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Complete sequence of the 24-mer hemocyanin of the tarantula Eurypelma californicum. Structure and intramolecular evolution of the subunits

R Voit, G Feldmaier-Fuchs, T Schweikardt, H Decker, T Burmester
Journal of Biological Chemistry 2000 December 15, 275 (50): 39339-44
10961996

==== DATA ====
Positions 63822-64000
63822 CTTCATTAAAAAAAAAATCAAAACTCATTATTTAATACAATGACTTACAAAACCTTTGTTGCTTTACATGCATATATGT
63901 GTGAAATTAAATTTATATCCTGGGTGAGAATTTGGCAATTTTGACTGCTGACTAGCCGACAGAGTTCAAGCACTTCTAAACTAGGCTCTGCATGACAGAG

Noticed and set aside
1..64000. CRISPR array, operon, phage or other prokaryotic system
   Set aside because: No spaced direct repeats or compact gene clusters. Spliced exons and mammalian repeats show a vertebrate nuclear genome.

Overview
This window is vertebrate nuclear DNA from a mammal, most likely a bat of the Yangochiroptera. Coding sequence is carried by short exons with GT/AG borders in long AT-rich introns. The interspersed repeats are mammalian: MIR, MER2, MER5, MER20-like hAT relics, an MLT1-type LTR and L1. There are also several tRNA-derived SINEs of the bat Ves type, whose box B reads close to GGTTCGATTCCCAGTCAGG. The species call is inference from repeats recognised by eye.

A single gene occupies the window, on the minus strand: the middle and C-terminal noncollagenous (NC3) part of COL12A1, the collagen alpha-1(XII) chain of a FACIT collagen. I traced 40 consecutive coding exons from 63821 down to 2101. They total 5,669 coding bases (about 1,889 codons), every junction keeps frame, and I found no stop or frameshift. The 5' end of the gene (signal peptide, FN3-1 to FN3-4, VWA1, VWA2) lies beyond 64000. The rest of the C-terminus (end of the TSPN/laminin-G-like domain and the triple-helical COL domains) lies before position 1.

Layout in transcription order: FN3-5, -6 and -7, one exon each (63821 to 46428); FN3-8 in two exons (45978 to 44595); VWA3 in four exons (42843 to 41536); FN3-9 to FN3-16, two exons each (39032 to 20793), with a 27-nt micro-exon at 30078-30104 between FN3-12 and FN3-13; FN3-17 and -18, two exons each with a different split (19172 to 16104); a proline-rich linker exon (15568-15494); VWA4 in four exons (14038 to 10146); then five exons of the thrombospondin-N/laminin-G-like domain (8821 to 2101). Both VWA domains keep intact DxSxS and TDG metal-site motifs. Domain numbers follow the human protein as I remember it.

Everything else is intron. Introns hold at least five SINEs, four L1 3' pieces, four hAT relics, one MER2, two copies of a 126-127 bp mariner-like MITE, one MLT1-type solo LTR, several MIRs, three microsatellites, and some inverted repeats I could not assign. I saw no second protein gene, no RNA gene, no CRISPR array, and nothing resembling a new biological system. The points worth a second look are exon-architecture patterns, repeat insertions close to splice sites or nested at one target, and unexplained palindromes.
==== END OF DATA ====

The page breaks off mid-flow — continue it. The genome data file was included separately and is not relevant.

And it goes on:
Hemocyanins are large oligomeric respiratory proteins found in many arthropods and molluscs. The hemocyanin of the tarantula Eurypelma californicum is a 24-mer protein complex with molecular mass of 1, 726,459 Da that consists of seven different polypeptides (a-g), each occupying a distinct position within the native molecule. Here we report the complete molecular structure of the E. californicum hemocyanin as deduced from the corresponding cDNAs. This represents the first complex arthropod hemocyanin to be completely sequenced. The different subunits display 52-66% amino acid sequence identity. Within the subunits, the central domain, which bears the active center with the copper-binding sites A and B, displays the highest degree of identity. Using a homology modeling approach, the putative three-dimensional structure of individual subunits was deduced and compared. Phylogenetic analyses suggest that differentiation of the individual subunits occurred 400-550 million years ago. The hemocyanin of the stemline Chelicerata was probably a hexamer built up of six distinct subunit types a, b/c, d, e, f, and g, whereas that of the early Arachnida was originally a 24-mer that emerged after the differentiation of subunits b and c.

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